Left-wing activists protest against construction of new mosque in Wuppertal

A gentrification project in the German city could see the controversial Turkish-Islamic Union for Religious Affairs (DITIB) operating a new mosque and local community centers, a move left-wing protesters believe will give the Turkish government-linked organization too much influence

editor: REMIX NEWS
author: Thomas Brooke
The existing DITIB mosque in the Elberfeld district of Wuppertal.

Left-wing activists held a demonstration on Wednesday against the local government’s plans to construct a new mosque in the German city of Wuppertal.

A group of around 50 supporters from the far-left Autonomous Center opposed the plans in a protest outside a closed-door meeting of the Elberfeld District Council.

The proposal would see the demolition of a municipal building which has been occupied by the Autonomous Center for almost three decades, in order to build a €30 million mosque in a run-down area of the western German city.

In addition to the Islamic prayer center, the city administration wants to build a daycare center for children, a senior citizens’ center and a student accommodation. The council project is in collaboration with the Turkish-Islamic Union for Religious Affairs (DITIB), a controversial Islamist organization with links to the Turkish government, and protesters believe the move would see DITIB gain too much influence in the local community.

DITIB funds over 900 mosques across Germany and is understood to have been in discussions regarding managing the new mosque and the additional community centers.

Those involved in the left-wing activist group believe the mosque will not only be a place of prayer, but also a place for fascist propaganda and Turkish nationalist indoctrination. They claim the Islamic association is attempting to make “territorial claims” and warn against the “DITIB-ization” of the local area.

One activist known as Tim told the left-wing German newspaper, Neues Deutschland, that the new mosque would be an “election campaign gift for (Turkish President) Erdoğan.”

“DITIB offers a prestige project that the city administration can adorn itself with without having to invest a great deal of its own financial resources,” he told the newspaper. He warned that while the project would bring new life to the area, it would amount to gentrification, which could see many current residents being forced out of their homes “because they can no longer afford the rising rents.”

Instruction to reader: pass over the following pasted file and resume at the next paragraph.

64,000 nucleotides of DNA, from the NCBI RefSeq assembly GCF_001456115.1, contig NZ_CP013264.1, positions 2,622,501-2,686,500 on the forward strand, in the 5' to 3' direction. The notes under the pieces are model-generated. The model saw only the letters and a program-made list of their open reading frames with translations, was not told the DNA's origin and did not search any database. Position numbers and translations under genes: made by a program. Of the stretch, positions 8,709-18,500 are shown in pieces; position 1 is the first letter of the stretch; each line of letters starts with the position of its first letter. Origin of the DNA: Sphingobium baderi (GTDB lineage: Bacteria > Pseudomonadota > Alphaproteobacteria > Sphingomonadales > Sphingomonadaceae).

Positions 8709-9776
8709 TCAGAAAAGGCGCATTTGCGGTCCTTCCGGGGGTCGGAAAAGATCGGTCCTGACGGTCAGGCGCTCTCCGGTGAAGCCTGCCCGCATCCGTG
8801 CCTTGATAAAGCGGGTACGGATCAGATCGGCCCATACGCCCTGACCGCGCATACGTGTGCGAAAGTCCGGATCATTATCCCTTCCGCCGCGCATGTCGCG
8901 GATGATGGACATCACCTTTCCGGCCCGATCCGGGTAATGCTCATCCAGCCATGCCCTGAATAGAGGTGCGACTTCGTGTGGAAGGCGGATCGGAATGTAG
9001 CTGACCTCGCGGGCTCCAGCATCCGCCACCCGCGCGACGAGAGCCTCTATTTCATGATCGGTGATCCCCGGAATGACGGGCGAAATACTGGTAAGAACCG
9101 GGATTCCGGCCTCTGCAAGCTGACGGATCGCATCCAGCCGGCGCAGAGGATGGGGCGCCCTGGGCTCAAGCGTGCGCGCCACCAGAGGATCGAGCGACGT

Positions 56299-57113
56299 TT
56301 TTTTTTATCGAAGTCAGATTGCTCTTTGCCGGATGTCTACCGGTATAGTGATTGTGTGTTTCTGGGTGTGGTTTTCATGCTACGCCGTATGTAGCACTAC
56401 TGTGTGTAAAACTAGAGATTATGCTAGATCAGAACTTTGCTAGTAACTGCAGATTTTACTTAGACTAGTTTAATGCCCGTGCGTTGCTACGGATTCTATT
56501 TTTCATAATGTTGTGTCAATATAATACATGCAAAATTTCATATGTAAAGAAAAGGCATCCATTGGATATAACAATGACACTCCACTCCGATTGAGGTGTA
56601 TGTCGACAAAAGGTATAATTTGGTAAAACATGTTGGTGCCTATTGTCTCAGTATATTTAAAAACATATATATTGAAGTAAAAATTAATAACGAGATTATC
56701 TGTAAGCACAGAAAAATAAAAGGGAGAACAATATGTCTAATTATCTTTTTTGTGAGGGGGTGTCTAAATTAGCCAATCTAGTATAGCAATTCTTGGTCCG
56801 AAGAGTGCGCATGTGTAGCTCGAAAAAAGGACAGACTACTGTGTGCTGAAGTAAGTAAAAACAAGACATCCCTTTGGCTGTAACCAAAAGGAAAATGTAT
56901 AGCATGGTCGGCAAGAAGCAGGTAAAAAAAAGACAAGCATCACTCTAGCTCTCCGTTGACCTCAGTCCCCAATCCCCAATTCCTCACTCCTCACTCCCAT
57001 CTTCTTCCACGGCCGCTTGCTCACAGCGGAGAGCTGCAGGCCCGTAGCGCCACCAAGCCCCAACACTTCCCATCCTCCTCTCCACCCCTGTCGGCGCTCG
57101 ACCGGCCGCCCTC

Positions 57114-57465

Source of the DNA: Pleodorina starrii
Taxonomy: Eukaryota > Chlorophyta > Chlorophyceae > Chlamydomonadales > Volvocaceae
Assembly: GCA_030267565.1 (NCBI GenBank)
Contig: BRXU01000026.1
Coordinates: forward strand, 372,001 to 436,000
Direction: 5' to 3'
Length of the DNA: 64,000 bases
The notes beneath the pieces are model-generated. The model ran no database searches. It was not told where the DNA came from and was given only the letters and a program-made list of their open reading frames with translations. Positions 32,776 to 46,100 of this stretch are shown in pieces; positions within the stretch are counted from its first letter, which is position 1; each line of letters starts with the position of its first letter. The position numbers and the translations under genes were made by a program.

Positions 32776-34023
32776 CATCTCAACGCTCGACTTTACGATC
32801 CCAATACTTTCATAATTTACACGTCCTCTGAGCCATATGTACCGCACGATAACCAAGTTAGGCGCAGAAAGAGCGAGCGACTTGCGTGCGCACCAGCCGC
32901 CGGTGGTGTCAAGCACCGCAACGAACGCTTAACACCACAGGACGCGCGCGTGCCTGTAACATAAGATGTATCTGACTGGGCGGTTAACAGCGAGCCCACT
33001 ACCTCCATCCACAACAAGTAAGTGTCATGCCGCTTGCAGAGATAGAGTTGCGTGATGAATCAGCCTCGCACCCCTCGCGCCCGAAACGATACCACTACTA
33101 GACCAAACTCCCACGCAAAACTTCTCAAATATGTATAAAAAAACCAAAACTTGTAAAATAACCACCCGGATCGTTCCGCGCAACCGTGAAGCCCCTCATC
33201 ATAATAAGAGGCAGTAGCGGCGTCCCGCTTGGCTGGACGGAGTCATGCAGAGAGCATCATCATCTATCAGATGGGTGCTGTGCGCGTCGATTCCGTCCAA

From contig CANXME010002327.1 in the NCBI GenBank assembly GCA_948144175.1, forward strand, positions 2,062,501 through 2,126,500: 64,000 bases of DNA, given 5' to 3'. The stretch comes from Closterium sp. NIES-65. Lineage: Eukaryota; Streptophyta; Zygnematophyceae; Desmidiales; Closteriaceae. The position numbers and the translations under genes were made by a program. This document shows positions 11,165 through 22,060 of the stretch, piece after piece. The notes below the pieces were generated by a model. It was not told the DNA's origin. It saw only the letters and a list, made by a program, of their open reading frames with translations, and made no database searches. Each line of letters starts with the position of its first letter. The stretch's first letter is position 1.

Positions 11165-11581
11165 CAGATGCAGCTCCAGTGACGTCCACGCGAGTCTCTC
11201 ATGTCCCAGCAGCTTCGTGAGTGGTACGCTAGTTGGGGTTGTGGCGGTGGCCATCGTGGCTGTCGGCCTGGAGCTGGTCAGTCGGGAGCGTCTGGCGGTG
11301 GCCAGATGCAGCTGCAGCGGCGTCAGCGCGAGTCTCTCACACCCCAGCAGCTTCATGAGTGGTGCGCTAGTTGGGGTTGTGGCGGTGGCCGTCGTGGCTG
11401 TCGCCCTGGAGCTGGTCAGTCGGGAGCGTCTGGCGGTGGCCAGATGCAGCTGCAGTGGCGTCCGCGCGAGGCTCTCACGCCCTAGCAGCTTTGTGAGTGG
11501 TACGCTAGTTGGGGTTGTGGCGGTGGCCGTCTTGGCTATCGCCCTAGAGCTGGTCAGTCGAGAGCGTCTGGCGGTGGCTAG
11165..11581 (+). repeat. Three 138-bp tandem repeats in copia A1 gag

Only SPD currently supports the project, with council members of other parties expressing their concerns about the level of influence held by DITIB, an organization whose proximity to the Turkish state is far from clear.

However, Caroline Lünenschloss, leader of the local CDU parliamentary group, has insisted the council now has “firm trust in the promise of openness, transparency and financial independence” of DITIB from Turkey, which suggests the party is warming to the idea.

“The DITIB project is a great opportunity for Gathe, where things can only get better given the current situation,” another CDU politician is quoted as saying by Neues Deutschland. In a statement, CDU revealed its position that DITIB should only operate the mosque, while other parts of the project including the daycare center and senior center should find other operators.

DITIB has been mired in controversy across Germany for many years, and while it used to receive government funding, funds were cut after the organization refused to participate in anti-terror marches and failed to clean up the often anti-Western, antisemitic rhetoric published by some local branches.

Residents of Wuppertal had only recently published an open letter to the district council about the nature of lectures being given at the existing mosque in the city, accusing historian Mehmet Işık of regularly playing down the Turkish genocide of Armenians and spreading antisemitic conspiracy theories.

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